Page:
“A Slow Trot Home”
By Lisa G. Sharp (Wheatmark, $17.95)
A gracefully written account of the author’s life on the San Rafael Ranch, a landmark in Southern Arizona. In 1958, Sharp’s mother, Florence Greene Sharp, as the result of a divorce settlement, became the owner of the San Rafael. The working cattle ranch had been acquired by her father, the copper and land tycoon, William C. Greene, in 1903. Despite the fact that she was 52 and had several serious health problems, Florence Sharp moved her four children, including Lisa, the youngest at 8, from Southern California to the ranch and managed it until her death in 1995. In this nonlinear memoir, Lisa Sharp drifts back and forth through the decades, remembering family and cultural history, anecdotes and ranch life. In 1998, the property was sold to The Nature Conservancy, which later sold a portion of it to the Arizona State Parks Department. Once again, this is another book in which an index would be helpful.
“Riding Behind the Padre: Horseback Views From Both Sides of the Border”
By Richard Collins (Wheatmark, $15; Kindle $7.99)
Collins grew up on a ranch in Phoenix, attended both the University of Arizona and Arizona State, worked 20 years for the Centers for Disease Control in Central America and Mexico and is now a Southern Arizona rancher. Between 2008 and 2012, Collins joined a group made up of members from both sides of the border that, on horseback, retraced the steps of Eusebio Kino. Eusebio Kino was a Jesuit missionary who traveled in what is today Sonora and Arizona in the 17th and 18th centuries, converting the native peoples and building mission communities. Collins lays out his opinions, ideas and experiences in clean, solid prose. He doesn’t claim to have solutions to our ongoing immigration conflicts but his thoughts are worth any border dweller’s time and attention.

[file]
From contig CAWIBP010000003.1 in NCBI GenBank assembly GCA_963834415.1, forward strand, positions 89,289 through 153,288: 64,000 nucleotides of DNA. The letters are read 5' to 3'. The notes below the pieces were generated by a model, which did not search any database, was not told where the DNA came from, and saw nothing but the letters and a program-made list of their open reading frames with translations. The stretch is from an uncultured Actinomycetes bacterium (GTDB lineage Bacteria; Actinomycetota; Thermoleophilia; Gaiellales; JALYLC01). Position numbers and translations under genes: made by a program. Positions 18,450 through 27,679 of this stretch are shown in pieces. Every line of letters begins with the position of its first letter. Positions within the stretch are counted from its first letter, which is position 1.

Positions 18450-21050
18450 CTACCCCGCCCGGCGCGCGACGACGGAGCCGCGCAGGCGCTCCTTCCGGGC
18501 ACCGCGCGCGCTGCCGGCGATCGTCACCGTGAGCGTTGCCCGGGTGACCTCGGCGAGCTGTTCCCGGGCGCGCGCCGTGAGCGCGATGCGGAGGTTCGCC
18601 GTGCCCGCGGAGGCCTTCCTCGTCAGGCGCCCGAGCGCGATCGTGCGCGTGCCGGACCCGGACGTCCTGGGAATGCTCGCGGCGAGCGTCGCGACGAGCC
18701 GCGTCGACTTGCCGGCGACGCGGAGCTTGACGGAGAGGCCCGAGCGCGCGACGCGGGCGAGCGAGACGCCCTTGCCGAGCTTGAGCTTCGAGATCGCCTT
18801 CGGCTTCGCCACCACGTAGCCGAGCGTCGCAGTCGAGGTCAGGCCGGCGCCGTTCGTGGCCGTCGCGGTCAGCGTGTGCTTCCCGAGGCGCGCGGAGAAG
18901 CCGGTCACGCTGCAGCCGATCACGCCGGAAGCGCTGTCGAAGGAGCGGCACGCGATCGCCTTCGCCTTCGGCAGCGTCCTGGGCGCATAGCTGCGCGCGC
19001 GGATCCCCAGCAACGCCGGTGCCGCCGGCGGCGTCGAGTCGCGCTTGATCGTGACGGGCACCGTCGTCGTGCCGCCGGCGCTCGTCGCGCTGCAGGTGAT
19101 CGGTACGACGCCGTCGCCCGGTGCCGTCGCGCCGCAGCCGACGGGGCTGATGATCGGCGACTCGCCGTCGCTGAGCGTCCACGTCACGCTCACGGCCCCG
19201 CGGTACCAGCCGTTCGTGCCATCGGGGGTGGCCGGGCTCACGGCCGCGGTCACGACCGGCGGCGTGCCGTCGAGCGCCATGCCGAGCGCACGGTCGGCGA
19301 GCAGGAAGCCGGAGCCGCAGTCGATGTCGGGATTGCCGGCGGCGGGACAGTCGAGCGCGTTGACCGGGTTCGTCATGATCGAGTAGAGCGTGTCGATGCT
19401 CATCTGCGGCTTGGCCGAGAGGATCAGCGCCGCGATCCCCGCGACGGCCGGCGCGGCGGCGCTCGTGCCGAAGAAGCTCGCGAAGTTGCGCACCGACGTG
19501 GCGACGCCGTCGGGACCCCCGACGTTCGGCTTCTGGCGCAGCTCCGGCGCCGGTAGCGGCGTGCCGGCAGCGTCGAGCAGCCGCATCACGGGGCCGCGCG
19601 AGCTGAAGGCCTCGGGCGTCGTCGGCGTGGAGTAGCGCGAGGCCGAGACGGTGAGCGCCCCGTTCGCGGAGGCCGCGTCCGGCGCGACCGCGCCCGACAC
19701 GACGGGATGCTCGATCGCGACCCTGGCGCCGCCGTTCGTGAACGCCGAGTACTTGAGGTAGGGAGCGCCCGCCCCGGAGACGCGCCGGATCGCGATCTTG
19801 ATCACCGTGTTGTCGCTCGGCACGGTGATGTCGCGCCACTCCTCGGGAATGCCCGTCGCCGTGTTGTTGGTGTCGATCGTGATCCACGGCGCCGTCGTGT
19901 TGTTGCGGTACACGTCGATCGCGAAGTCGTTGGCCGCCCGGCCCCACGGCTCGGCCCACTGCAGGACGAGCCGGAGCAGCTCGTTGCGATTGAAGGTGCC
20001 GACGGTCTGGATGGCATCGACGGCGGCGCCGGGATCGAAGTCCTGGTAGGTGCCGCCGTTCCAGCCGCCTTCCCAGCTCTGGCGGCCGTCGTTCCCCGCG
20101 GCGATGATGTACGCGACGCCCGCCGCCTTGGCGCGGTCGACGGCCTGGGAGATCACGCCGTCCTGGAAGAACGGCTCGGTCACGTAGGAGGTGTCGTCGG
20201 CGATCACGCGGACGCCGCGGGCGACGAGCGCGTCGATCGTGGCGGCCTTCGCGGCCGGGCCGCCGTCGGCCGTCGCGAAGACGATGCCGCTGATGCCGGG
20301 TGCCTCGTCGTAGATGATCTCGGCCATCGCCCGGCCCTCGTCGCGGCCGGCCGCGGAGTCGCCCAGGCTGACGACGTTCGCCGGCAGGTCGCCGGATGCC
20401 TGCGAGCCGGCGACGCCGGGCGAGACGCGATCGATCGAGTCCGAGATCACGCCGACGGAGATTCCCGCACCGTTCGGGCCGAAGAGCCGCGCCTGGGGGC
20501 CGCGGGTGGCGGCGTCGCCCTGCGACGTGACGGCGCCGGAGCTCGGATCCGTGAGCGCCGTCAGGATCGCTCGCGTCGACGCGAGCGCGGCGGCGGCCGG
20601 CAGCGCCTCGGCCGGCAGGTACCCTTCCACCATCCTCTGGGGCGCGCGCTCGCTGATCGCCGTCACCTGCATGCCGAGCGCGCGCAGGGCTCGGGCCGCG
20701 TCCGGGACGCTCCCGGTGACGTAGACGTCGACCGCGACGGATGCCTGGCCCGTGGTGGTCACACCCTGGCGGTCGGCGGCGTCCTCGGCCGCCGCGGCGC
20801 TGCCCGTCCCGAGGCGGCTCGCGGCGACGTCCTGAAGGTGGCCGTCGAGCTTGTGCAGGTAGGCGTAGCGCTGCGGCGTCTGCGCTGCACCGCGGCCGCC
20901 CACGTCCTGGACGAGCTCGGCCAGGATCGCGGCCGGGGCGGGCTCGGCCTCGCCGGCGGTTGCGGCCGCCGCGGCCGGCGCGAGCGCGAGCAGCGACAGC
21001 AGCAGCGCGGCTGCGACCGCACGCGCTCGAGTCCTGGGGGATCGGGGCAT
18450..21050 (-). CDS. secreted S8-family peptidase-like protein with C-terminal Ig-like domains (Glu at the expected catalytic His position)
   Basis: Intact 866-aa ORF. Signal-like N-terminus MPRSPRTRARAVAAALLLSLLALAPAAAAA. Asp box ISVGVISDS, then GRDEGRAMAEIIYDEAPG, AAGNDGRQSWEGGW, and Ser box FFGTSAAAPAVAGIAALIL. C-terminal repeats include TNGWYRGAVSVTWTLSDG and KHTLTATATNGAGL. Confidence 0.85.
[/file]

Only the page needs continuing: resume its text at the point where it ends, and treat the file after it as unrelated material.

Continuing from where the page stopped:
“A Land of Hard Edges”
By Peg Bowden (Peer Publishing, $14.95)
There is no doubt where Bowden’s sympathies lie. This retired public health nurse volunteers as a member of the Green Valley-based Samaritans, at a soup kitchen in Nogales, Sonora run by the Jesuits and the Sisters of the Eucharist. She describes a lively haven where hundreds of deported migrants — frightened, despondent, tired and broke — find food, clothing, solace and occasionally a bit of bus trip money. Bowden provides snapshots — up close and personal — of the real people who make up our immigration population.
“Letter From Tucson, 1925-1927”
By Ethel Stiffler edited by her son, Roger Carpenter (the revised and edited second edition, self-published, $24.95)
In 1927, Ethel Stiffler, a Goucher College graduate, joined the faculty of the University of Arizona biology department. In her frequent letters home to her mother and sister, still living in the small Maryland town near the Pennsylvania border where she was born and raised, she describes a goodly selection of things going on around her — an on the spot social historian. She includes faculty activities at the young school (Stiffler and the UA were close to the same age: Stiffler was born in 1899; the UA opened its doors in 1891). And life in Tucson. She was a dedicated photographer and records her adventures in the desert as well as pictures of university events. She was bright, friendly, curious, open and observant. Her letters are cheerful, chatty and informative — a wonderful picture of Tucson and the UA.
Her second book of letters, “Letters From Tucson 1933-1942,” by Ethel Stiffler Carpenter, equally as good, is also available. Mrs. Carpenter died in Tucson in 1995.